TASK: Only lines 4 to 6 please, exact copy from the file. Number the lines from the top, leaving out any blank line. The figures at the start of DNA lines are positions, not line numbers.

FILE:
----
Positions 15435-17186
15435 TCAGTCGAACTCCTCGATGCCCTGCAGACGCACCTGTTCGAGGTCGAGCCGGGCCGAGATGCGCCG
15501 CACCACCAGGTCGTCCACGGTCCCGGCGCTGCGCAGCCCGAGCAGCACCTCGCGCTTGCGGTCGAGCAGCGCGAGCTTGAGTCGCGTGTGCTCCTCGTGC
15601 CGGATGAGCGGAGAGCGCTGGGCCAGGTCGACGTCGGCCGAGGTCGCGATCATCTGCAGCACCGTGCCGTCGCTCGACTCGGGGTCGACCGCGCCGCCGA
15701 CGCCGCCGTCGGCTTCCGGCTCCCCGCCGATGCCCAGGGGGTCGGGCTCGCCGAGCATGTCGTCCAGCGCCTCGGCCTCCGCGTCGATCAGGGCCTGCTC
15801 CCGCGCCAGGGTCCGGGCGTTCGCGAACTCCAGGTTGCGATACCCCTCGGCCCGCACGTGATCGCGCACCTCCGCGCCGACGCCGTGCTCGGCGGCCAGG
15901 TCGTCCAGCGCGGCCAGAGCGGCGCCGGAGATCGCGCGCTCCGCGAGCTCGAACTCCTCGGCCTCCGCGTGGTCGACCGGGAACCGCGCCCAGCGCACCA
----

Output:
15601 CGGATGAGCGGAGAGCGCTGGGCCAGGTCGACGTCGGCCGAGGTCGCGATCATCTGCAGCACCGTGCCGTCGCTCGACTCGGGGTCGACCGCGCCGCCGA
15701 CGCCGCCGTCGGCTTCCGGCTCCCCGCCGATGCCCAGGGGGTCGGGCTCGCCGAGCATGTCGTCCAGCGCCTCGGCCTCCGCGTCGATCAGGGCCTGCTC
15801 CCGCGCCAGGGTCCGGGCGTTCGCGAACTCCAGGTTGCGATACCCCTCGGCCCGCACGTGATCGCGCACCTCCGCGCCGACGCCGTGCTCGGCGGCCAGG